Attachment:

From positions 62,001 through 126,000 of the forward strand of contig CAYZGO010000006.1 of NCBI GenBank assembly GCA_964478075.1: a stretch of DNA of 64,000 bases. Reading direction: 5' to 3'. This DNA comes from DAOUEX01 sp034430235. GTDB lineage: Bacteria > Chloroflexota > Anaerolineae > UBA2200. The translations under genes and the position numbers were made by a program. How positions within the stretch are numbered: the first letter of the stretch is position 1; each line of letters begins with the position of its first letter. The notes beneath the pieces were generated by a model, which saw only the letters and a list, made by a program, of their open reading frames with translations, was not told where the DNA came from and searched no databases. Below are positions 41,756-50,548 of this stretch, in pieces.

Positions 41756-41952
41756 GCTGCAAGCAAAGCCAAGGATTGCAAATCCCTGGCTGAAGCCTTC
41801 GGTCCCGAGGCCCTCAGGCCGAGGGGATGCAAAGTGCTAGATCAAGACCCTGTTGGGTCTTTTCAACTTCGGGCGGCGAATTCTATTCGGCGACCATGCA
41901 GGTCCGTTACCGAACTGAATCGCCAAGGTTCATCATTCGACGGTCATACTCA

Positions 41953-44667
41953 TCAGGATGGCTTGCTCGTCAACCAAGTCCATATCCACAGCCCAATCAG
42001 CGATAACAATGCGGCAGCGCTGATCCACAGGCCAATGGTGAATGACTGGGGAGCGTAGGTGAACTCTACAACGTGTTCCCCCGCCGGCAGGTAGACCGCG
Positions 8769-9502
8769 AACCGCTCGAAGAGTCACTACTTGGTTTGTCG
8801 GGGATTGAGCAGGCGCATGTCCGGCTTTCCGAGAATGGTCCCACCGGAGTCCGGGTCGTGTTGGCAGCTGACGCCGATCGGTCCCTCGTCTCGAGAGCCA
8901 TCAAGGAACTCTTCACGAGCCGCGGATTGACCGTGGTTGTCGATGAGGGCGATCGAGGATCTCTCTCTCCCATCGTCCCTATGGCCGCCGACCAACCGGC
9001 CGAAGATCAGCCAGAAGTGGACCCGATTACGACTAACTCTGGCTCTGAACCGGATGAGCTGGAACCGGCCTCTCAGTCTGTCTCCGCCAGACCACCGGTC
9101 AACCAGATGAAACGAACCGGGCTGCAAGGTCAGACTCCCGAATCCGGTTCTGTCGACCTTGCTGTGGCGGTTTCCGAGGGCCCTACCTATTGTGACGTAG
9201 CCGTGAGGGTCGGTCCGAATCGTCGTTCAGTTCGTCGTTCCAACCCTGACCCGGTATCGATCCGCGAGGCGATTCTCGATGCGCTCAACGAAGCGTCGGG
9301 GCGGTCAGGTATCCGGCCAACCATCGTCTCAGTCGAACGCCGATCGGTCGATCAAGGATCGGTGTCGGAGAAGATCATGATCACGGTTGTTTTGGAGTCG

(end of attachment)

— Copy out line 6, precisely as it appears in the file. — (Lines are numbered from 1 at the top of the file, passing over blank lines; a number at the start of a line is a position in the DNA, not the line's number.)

Positions 41953-44667